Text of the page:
Three years after a grain silo collapse on the North Vancouver waterfront triggered a cascade of lawsuits, two of the main parties have agreed to settle out of court. But numerous third-party civil suits stemming from the industrial accident remain a “quagmire,” in the words of the B.C. Supreme Court justice managing the case.
On Sept. 11, 2020, one of Fibreco’s brand new grain silos collapsed during the commissioning phase. All of the new grain silos on the site had to be demolished, redesigned and rebuilt, an Oct. 4 ruling from B.C. Supreme Court notes.
In 2021, Fibreco sued AG Growth International, the company that designed and built the silos, along with its subsidiaries, alleging faulty engineering.
Later that year, Fibreco also sued Marsh Canada, their insurance company, which denied them coverage after the incident because, Marsh maintained, Fibreco’s policy had expired. AGI joined Fibreco in that suit as a third party.
Fibreco’s main customer and partial funder of the silo project, AGT Food and Ingredients, also sued the waterfront terminal for their losses.
The matter was scheduled to go to a 125-day trial starting in Vancouver this week, however AGI and Fibreco agreed in July that they would settle their claims against each other out of court.
Before the other suits can be heard, however, Fibreco sought a court order making the terms of their settlement confidential and permanently sealing affidavits filed by them. Marsh and AGT opposed the confidentiality order, given their ongoing legal disputes with Fibreco and AGI.
Previously, AGI provided Marsh with a redacted copy of the settlement agreement, which blacked out financial details.
In his Oct. 4, ruling, B.C. Supreme Court Justice David Masuhara acknowledged “the parties find themselves in a quagmire.”
Canadian courts are generally supportive of parties resolving their disputes without the public expense of a trial, and Masuhara acknowledged “settlement privilege” makes it more likely for parties to have successful negotiations if their communications are confidential and not disclosed or used against them.
But the courts must also balance those objectives with the public interest of keeping the court open to the public for scrutiny and, thereby, more accountable, Masuhara noted, and there are exceptions to “settlement privilege” when related third-party suits remain unresolved.
Fibreco and AGI failed to prove that openness poses a serious risk to any important public interest or even commercial interests beyond their own, Masuhara found.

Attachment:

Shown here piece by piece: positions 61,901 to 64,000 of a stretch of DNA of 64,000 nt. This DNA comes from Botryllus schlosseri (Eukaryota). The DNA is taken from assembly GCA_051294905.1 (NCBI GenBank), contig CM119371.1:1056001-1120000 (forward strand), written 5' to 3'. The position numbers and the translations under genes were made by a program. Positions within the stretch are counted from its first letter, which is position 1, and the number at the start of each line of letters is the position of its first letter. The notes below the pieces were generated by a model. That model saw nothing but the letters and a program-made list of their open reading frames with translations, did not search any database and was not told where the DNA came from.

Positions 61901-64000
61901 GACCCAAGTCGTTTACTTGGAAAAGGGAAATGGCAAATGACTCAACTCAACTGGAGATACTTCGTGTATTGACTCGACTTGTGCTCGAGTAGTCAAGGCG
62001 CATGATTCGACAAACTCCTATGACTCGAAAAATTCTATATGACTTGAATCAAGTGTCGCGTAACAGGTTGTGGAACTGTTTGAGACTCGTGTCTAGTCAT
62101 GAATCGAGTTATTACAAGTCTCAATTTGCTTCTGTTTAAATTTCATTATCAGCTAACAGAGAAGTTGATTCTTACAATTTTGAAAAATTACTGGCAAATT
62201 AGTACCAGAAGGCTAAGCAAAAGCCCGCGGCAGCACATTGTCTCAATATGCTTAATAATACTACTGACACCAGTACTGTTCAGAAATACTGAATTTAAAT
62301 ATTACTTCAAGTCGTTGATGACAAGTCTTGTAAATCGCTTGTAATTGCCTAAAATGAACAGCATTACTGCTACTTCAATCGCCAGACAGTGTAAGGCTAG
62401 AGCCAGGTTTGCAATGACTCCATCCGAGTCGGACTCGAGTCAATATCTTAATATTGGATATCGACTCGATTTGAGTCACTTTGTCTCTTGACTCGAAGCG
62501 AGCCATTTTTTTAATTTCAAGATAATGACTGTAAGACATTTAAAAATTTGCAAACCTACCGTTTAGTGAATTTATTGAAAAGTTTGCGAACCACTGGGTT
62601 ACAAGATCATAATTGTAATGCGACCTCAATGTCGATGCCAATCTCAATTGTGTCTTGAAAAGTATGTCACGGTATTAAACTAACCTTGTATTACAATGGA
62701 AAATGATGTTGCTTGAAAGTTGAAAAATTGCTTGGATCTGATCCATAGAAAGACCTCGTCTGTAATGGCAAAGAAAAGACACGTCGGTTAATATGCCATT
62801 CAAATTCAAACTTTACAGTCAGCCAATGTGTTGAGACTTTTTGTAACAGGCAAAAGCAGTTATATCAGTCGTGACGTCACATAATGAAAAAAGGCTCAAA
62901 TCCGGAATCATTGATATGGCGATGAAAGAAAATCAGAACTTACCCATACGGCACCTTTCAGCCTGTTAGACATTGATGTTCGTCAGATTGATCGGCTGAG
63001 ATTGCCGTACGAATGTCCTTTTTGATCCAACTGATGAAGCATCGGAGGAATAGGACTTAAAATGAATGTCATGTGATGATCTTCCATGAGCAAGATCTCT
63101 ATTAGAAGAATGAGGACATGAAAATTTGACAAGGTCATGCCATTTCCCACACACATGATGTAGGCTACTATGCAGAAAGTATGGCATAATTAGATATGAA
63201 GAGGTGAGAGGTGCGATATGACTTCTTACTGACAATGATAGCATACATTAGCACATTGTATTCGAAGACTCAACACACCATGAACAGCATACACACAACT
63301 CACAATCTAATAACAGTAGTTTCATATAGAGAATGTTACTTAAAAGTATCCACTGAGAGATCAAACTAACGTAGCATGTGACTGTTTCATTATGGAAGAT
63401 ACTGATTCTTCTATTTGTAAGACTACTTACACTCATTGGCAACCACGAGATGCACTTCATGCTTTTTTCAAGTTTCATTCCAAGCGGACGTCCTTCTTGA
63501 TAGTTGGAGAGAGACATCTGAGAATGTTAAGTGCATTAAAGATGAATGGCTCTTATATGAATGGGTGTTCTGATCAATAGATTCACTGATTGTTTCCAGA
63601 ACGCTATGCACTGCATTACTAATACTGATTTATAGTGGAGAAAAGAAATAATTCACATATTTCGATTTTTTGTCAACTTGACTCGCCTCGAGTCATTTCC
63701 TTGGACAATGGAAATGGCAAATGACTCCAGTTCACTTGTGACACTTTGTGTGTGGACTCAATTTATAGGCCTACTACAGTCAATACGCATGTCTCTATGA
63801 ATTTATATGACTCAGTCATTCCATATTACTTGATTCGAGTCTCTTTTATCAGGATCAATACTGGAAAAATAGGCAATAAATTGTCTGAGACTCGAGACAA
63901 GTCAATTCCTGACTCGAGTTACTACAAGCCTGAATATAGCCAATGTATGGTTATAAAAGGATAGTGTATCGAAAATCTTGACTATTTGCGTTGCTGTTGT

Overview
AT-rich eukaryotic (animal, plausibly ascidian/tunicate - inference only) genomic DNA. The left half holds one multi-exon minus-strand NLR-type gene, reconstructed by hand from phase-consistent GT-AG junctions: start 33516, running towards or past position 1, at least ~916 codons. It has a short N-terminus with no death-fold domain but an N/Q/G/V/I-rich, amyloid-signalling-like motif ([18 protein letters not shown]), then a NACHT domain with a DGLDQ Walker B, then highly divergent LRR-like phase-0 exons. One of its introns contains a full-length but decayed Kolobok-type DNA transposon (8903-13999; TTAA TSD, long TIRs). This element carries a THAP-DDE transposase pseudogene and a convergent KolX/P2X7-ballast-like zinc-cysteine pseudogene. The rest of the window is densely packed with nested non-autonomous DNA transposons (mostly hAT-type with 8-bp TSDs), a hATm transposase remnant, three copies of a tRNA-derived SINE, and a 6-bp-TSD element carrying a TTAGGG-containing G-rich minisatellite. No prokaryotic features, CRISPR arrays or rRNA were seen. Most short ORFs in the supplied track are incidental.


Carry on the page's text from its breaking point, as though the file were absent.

Masuhara agreed with AGT’s arguments that the facts of the incident underlying the lawsuits “implicate the safety and reliability of critical infrastructure that supports the distribution of Canadian agriproducts through the largest port in the country.”
“The silo collapse has already been the subject of some media attention. How Fibreco and AGI – two parties at the heart of the design and construction of the project – have resolved their differences and attributed financial responsibility as between each other is a matter of public interest,” he wrote.
And, Masuhara noted, AGI had already disclosed part of the financial terms of the settlement via a press release in July, which stated “AGI expects to record an additional pre-tax charge of approximately $15.6 million in the second quarter of 2023 in connection with the Fibreco settlement.”
In its quarterly financial disclosure statement the following month, AGI reported that it would have another cash settlement of $55.1 million in the third quarter of 2023, the judge noted.
“Though Fibreco and AGI have not disclosed the financial terms of their settlement, they have already disclosed significant aspects of the settlement agreements to the public. Fibreco cannot say that it has treated the entirety of the settlement agreements – which it now seeks to subject to a sealing order – as confidential,” Masuhara wrote.
The parties were in B.C. Supreme Court in Vancouver on Wednesday for Marsh’s lawyers to make arguments that the original, unredacted copies of the settlement agreement should be disclosed to the other parties in the suit.
Eventually, Marsh ended up covering the costs for two of the silos to be rebuilt, the ruling notes, and the companies continue to negotiate.
None of the original claims have been tested in court.
Fibreco is seeking to have its case against Marsh heard in January 2024. AGT and other parties are looking for trial dates later in the year.